Haskell Platform proposal: Add case-insensitive and Haskell 98/2010 compliance
roma at ro-che.info
Sat Jan 12 14:39:10 CET 2013
* Henning Thielemann <lemming at henning-thielemann.de> [2013-01-12 13:42:56+0100]
> On Sat, 12 Jan 2013, Roman Cheplyaka wrote:
> >* Henning Thielemann <lemming at henning-thielemann.de> [2013-01-12 12:40:22+0100]
> >>On Sat, 12 Jan 2013, Roman Cheplyaka wrote:
> >>Ok, I like to request this for the whole platform. :-)
> >This is easier to say than to do :)
> >E.g. here's the result of a quick grep of the bytestring source code.
> On compilers other than GHC, ByteString could be defined as
> newtype ByteString = ByteString (StorableVector Word8)
> and StorableVector can be compiled on JHC.
It doesn't make it Haskell2010, though.
> >I agree that this situation is sad, but package authors are the last
> >ones to blame. Instead of needlessly constraining the code we write, it
> >would be much better to update the Haskell standard to reflect the
> >state of modern Haskell.
> It's a balance between work for library writers and work for Haskell
> tool writers. The more time library writers safe by using an
> extension, the more time Haskell tool developers have to invest in
> supporting those extensions.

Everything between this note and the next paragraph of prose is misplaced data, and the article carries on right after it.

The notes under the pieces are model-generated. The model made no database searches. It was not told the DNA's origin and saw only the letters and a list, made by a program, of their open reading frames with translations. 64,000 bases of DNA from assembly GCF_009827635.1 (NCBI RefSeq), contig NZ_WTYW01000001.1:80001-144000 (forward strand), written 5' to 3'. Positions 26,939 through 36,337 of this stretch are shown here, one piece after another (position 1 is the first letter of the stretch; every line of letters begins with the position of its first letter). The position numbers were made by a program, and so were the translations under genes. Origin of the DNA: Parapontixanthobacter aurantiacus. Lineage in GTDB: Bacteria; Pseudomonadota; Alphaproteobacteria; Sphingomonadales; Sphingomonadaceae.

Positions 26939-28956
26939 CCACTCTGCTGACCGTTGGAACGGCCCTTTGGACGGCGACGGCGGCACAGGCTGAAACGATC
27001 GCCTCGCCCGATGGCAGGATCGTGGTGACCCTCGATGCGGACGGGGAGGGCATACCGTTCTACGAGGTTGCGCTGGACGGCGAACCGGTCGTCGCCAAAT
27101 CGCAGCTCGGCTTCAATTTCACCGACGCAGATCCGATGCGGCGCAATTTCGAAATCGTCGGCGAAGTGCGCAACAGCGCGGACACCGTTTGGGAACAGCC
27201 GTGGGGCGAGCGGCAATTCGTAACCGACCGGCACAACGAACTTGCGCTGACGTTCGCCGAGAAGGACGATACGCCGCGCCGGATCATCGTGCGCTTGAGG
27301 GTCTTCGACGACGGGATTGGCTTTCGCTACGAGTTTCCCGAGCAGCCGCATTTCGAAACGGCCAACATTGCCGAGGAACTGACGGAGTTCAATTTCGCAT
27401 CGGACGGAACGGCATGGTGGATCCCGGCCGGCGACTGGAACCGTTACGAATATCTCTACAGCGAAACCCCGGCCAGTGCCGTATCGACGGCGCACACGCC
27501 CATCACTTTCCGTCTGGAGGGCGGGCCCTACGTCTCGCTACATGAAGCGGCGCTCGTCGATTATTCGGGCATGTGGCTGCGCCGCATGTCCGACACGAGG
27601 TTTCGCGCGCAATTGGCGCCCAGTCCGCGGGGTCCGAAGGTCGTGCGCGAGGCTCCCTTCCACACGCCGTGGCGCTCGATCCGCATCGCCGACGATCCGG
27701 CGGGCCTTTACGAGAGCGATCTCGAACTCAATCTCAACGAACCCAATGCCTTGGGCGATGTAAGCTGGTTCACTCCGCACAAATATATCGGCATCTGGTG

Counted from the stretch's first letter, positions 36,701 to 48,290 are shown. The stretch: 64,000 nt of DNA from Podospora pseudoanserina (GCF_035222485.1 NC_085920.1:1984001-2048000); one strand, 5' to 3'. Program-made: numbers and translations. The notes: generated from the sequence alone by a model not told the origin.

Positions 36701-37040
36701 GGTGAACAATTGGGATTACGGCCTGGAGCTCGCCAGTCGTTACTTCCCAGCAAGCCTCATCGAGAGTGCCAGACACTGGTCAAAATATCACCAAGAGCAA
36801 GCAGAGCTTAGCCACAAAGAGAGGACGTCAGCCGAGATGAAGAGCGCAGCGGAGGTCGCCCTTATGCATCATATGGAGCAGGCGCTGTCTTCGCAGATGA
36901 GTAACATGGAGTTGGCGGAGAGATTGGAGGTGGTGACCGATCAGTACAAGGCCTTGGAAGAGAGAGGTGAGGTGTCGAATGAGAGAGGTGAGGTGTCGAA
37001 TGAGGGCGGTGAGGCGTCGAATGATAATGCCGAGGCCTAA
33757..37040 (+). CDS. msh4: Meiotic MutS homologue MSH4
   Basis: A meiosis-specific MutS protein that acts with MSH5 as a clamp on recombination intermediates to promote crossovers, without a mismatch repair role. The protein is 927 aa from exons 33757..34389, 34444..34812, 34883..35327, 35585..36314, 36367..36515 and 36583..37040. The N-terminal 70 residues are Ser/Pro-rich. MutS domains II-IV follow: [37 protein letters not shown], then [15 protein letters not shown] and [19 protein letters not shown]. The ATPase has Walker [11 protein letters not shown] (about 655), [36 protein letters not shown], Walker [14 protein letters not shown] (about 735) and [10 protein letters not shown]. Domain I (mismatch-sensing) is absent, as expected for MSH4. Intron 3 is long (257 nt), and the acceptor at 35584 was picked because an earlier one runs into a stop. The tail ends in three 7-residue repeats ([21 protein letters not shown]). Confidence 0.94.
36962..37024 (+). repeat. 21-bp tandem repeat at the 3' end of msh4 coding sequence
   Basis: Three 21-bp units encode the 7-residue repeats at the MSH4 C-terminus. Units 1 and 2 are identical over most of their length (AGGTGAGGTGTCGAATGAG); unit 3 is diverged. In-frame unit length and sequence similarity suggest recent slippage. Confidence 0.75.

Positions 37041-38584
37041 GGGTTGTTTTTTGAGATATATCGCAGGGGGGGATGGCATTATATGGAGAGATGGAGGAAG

True. That's why I put much hope into the Haskell suite.
If your implementation's goal is to provide a different back-end, for
example, then you shouldn't need to worry about the surface syntax and
the type system. You just use available components for parsing, name
resolution, desugaring and type checking, and get most of the extensions
> >But there doesn't seem to be much interest to work on the new version of
> >Haskell (see the recent thread on the haskell-prime mailing list).
> >Thus, today H98 and H2010 serve not as something that real code should
> >conform to, but rather as baselines to which extensions are applied.
> If you can easily avoid using an extension, like in the case of the
> TypeSynonymInstances and FlexibleInstances in case-insensitive then
> this seems better to me, than adding FlexibleInstances to all Haskell
> compilers and Haskell tools (haddock, hlint, etc.), going through a
> Haskell Prime proposal procedure, etc.
I am not so sure here. That helper method or type class is just an ugly
hack to work around a limitation of the type class system.
Using it does not improve the code itself.
GHC shows that there's a way to lift this limitation (and it's been
known for many years). Is that extension controversial in the type
systems community? Why?
> I also speak in a self-interest: We are developing a kind of Haskell
> interpreter for the live-sequencer:
> We are far from a complete Haskell 98 implementation and I am not
> keen on implementing extensions that are not really needed and it
> seems that the Haskell prime committee also does not have time for
I sympathise. But again, if the goal of your implementation is not to
experiment with type systems, then (in the long run) you should be able
to use the Haskell suite and not to care about these problems.
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